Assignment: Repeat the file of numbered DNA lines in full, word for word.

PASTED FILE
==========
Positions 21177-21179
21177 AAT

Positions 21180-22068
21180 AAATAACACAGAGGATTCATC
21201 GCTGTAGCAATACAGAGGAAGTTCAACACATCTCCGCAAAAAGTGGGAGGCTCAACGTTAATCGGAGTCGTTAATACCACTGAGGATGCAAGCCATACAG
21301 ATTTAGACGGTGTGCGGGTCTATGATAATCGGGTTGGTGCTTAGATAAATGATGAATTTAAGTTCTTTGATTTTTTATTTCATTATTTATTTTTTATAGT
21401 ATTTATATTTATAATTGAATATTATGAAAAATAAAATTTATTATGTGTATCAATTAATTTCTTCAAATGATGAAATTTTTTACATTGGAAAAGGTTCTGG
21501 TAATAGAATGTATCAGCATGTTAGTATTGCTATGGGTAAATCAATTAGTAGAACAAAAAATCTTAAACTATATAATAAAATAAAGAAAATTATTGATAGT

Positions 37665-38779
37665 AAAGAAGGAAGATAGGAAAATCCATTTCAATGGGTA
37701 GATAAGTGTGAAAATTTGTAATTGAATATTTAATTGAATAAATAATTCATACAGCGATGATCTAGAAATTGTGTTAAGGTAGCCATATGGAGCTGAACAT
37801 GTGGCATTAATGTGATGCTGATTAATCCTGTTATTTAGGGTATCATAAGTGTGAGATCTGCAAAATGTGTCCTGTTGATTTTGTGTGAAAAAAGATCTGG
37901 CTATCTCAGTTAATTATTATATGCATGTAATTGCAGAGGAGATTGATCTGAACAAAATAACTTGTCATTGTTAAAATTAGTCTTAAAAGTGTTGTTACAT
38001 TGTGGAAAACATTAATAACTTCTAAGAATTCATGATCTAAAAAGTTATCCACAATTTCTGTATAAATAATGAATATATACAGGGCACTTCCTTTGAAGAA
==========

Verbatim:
Positions 21177-21179
21177 AAT

Positions 21180-22068
21180 AAATAACACAGAGGATTCATC
21201 GCTGTAGCAATACAGAGGAAGTTCAACACATCTCCGCAAAAAGTGGGAGGCTCAACGTTAATCGGAGTCGTTAATACCACTGAGGATGCAAGCCATACAG
21301 ATTTAGACGGTGTGCGGGTCTATGATAATCGGGTTGGTGCTTAGATAAATGATGAATTTAAGTTCTTTGATTTTTTATTTCATTATTTATTTTTTATAGT
21401 ATTTATATTTATAATTGAATATTATGAAAAATAAAATTTATTATGTGTATCAATTAATTTCTTCAAATGATGAAATTTTTTACATTGGAAAAGGTTCTGG
21501 TAATAGAATGTATCAGCATGTTAGTATTGCTATGGGTAAATCAATTAGTAGAACAAAAAATCTTAAACTATATAATAAAATAAAGAAAATTATTGATAGT

Positions 37665-38779
37665 AAAGAAGGAAGATAGGAAAATCCATTTCAATGGGTA
37701 GATAAGTGTGAAAATTTGTAATTGAATATTTAATTGAATAAATAATTCATACAGCGATGATCTAGAAATTGTGTTAAGGTAGCCATATGGAGCTGAACAT
37801 GTGGCATTAATGTGATGCTGATTAATCCTGTTATTTAGGGTATCATAAGTGTGAGATCTGCAAAATGTGTCCTGTTGATTTTGTGTGAAAAAAGATCTGG
37901 CTATCTCAGTTAATTATTATATGCATGTAATTGCAGAGGAGATTGATCTGAACAAAATAACTTGTCATTGTTAAAATTAGTCTTAAAAGTGTTGTTACAT
38001 TGTGGAAAACATTAATAACTTCTAAGAATTCATGATCTAAAAAGTTATCCACAATTTCTGTATAAATAATGAATATATACAGGGCACTTCCTTTGAAGAA